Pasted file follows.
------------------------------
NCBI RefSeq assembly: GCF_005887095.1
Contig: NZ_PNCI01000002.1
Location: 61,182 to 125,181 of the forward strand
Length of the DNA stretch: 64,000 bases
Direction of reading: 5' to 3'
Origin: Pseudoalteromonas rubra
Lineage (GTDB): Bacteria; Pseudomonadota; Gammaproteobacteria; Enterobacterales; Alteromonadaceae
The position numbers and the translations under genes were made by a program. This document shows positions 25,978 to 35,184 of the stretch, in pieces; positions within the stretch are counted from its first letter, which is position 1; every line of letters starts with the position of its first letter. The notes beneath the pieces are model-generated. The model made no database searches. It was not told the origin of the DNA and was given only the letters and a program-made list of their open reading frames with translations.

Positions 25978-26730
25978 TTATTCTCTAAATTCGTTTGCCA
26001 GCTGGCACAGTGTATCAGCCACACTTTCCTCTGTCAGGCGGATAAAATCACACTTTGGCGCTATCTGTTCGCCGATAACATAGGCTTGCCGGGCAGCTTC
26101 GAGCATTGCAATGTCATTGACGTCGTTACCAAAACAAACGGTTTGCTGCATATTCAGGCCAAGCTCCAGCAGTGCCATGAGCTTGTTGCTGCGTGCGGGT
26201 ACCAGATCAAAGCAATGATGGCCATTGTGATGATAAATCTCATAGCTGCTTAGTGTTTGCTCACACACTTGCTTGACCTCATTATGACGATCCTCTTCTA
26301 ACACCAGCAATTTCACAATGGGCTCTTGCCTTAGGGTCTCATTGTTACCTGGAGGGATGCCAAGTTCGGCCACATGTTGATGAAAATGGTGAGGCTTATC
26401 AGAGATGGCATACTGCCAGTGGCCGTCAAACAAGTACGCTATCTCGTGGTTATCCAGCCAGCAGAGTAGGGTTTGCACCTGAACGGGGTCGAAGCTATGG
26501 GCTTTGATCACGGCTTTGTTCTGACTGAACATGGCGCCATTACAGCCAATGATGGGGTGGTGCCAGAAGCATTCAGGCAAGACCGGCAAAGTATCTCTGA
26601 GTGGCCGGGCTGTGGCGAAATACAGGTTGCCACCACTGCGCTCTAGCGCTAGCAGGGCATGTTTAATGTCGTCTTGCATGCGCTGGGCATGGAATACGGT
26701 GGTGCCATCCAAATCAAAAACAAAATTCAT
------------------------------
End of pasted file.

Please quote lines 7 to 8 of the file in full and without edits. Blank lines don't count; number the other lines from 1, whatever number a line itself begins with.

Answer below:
Lineage (GTDB): Bacteria; Pseudomonadota; Gammaproteobacteria; Enterobacterales; Alteromonadaceae
The position numbers and the translations under genes were made by a program. This document shows positions 25,978 to 35,184 of the stretch, in pieces; positions within the stretch are counted from its first letter, which is position 1; every line of letters starts with the position of its first letter. The notes beneath the pieces are model-generated. The model made no database searches. It was not told the origin of the DNA and was given only the letters and a program-made list of their open reading frames with translations.